Friday, 23 April 2010

Alcohol - let's review

TVHE reminds us of a few things we ought remember in alcohol policy.

I'll summarize and add a few more.

First, LC reportedly recommends increasing the alcohol excise tax by 50%. Recall that the price elasticity of demand for heavy drinkers is -0.28; for moderate drinkers, -0.44. That means that if the price of a unit of alcohol goes up ten percent, moderate drinkers buy 4.4% less alcohol while heavy drinkers by 2.8% less. Moderate drinkers enjoy consuming alcohol, both because it's inherently enjoyable, and because there are health benefits. Heavy drinkers also enjoy consuming alcohol, but let's grant the healthists' premise that they drink more than they would were they fully rational and fully informed.

Now, without some tedious digging into national income accounts, I can't put precise numbers on it. But let's ball-park things. A half-litre of 5% beer has $0.63 in tax; low end beer sells for about $1.90 for a half-litre. So the tax currently is about a third of the price of low end beer. If the tax rises from 0.63 to $0.94 and there's full pass-through, tax rises to 42% of the price of beer, now priced at $2.21 per half-litre. The price of beer then rises by about 16%. At stated elasticities, moderate drinkers reduce their beer consumption by 7%; heavy drinkers, by 4.6%. If there were one harmful drinker for every moderate drinker, and if we normalize the costs to the moderate drinker of lost consumer surplus to 1, then the heavy drinker needs to enjoy benefits of at least 1.5 for the policy to pass cost benefit. If there are two moderate drinkers for every harmful drinker, the ratio rises to 3.

Recall further that the benefits to heavy drinkers from reducing consumption, even granting the assumption that they're irrational or ill informed, is only the area below the marginal cost curve and above the marginal benefit curve for the portion of consumption that's forgone with the tax increase.

An increase in the excise tax will reduce consumption. But, it will reduce consumption by more among moderate drinkers than among heavy drinkers, and will almost certainly fail cost-benefit analysis.

Second, recall that the estimates of the costs of harmful alcohol use are grossly overstated. The estimates use a method designed to inflate the costs of harmful use by counting all private costs as social costs, by attributing to alcohol all of the costs involved in activities to which alcohol was only inframarginal rather than decisive, by assuming that heavy drinkers enjoy zero benefits by their consumption, and by assuming that an alcohol-induced absent or unemployed worker can never be replaced by another worker. It's complete nonsense. A rough, but methodologically sound, accounting puts the external costs of alcohol consumption slightly below the tax revenue. Anybody wanting to cite BERL's shonky old number on the costs of harmful alcohol use would do well to re-read our critique, their reply, and our rejoinder.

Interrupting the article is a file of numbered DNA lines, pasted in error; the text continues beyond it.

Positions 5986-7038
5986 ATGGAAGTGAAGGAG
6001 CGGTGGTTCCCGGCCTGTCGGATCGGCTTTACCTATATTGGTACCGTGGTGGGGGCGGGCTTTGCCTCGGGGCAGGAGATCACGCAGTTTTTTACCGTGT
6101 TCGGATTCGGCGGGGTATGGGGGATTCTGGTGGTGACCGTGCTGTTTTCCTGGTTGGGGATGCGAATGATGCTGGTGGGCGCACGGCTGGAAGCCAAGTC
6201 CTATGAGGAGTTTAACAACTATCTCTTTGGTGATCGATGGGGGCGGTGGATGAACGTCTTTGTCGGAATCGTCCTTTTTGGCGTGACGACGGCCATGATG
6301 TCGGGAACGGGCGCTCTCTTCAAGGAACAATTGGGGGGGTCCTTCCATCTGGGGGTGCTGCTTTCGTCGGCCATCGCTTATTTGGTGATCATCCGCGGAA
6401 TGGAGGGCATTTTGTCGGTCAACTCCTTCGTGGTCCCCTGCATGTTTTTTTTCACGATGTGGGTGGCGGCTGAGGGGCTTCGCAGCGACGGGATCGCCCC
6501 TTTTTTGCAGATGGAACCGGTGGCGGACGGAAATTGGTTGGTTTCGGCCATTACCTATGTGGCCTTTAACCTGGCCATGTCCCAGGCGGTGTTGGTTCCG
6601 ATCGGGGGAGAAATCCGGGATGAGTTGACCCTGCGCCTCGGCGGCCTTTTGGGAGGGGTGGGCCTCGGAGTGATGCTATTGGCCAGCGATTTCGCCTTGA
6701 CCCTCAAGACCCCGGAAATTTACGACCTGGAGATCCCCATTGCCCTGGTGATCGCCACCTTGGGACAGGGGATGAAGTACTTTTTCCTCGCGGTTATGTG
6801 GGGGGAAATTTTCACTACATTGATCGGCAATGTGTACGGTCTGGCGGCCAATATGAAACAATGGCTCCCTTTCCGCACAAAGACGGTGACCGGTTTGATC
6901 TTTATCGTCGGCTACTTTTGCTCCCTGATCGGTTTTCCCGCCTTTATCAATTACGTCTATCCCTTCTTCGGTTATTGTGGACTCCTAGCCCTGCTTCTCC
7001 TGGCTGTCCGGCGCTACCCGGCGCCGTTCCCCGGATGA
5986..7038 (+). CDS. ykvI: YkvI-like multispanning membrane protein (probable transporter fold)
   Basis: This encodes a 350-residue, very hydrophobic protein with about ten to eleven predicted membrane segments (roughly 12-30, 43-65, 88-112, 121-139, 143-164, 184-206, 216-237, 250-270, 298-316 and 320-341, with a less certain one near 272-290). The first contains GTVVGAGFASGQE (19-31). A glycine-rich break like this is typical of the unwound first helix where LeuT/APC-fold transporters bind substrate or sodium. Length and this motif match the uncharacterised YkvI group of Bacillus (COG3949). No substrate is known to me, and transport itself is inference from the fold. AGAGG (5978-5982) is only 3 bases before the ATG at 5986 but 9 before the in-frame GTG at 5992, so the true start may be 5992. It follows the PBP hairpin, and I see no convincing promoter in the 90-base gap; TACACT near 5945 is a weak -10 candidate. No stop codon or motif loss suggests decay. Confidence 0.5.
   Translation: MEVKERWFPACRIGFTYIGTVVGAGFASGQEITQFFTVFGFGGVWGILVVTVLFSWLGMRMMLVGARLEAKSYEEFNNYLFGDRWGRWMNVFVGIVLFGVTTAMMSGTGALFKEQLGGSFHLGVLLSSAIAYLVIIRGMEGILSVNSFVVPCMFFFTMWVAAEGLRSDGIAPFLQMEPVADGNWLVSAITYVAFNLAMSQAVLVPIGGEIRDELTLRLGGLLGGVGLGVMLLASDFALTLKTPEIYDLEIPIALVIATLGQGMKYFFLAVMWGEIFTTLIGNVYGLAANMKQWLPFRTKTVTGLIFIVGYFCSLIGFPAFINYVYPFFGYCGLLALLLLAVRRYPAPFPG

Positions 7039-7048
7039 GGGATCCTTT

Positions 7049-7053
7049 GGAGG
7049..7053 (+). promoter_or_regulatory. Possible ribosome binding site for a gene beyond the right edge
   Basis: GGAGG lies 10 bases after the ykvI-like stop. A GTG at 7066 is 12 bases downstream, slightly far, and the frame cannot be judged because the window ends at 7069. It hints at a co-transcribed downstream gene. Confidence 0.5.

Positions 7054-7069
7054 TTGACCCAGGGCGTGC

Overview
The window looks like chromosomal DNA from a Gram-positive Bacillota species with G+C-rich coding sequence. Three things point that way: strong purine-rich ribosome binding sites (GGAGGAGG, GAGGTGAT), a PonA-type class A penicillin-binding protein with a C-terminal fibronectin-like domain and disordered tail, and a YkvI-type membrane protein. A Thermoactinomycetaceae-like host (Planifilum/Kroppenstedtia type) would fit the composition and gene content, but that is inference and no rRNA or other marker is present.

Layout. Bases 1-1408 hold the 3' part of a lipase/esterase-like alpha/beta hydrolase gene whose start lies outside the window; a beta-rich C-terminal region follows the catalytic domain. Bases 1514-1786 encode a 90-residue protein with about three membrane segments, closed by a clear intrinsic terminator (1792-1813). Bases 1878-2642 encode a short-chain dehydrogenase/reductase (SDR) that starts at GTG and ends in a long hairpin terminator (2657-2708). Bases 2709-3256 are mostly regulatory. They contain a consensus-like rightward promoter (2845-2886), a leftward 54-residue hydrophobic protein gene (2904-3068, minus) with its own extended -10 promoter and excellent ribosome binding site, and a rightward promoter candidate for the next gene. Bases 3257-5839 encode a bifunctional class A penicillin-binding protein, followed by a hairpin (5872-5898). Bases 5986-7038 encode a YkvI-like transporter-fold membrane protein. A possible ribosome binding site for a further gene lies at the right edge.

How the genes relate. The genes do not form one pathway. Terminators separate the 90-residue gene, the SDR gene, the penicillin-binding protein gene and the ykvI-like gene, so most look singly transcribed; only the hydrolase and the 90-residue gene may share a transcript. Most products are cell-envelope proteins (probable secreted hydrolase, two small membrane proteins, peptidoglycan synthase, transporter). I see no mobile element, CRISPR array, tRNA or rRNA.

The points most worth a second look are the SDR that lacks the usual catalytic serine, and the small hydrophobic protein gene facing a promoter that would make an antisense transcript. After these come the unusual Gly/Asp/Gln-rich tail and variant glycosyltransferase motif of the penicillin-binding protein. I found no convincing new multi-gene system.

If the government wants to tighten up alcohol regulation, I hope that they'll use an honest paternalistic argument rather than a dubious economic one.

Farrar in the NBR (ungated) faults the Law Commissioner:
The crusading was not restricted to New Zealand. Sir Geoffrey even went to Australia, and spoke at an Australian Drug Foundation conference. Not the Minister., ot the Director-General of Health, but the Law Commission President. The 68 year old Sir Geoffrey decried the fact that people put photos from parties up on Facebook. He wants an end to people getting drunk – an endeavour that would be as likely to succeed as prohibition succeeded in the 1930s.
I've only talked once with Sir Geoffrey. He didn't come across as a teetotaller wanting to eliminate everyone's fun but rather as placing very high weight on the costs imposed by a tiny minority of drinkers and next to no weight on the benefits of moderate drinking to moderate drinkers; consequently, reduced consumer surplus among moderate drinkers doesn't enter his social welfare function with the same weight as reduced harms from the few bad guys. I worry that his overestimating of the harms and discounting of the benefits leads him to advocate welfare-reducing policies. I hope Parliament is sensible enough to weight his recommendations appropriately.


  1. With all due respect Eric, I suspect this sort of cost/benefit argument will fall on deaf ears. It's simply not sexy. Your average voter out there is more easily swayed by emotive headline-grabbing sound bytes about the ills caused in society by "binge" drinkers. And since recent govts seem to be poll driven I'd be very surprised if govt doesn't adopt most of the LC's recommendations unless there is a huge public outcry against them.
    Or to paraphrase, I'd argue that govt wants to be seen to be doing something positive to confront these troubling issues, and it doesn't have to be an effective response, it just has to appease the great unwashed.
    Having said that, I agree with your assessment. I'm also becoming increasingly disheartened by the authoritarian nature of some of my fellow left-wingers. It's almost enough to make a man consider voting Act :)

  2. I don't much disagree. But the prior LC issues statement suggested that there were good economic arguments for raising the tax rate. I disagree rather strongly. There are plenty of paternalistic reasons, but not economic ones. If they're going to do silly things, they oughtn't claim that economic analysis says those things are sound.

  3. FYI: I'm currently recruiting for BLO - the Beer Liberation Organisation. You can take my Pale Ale from my cold, dead hand!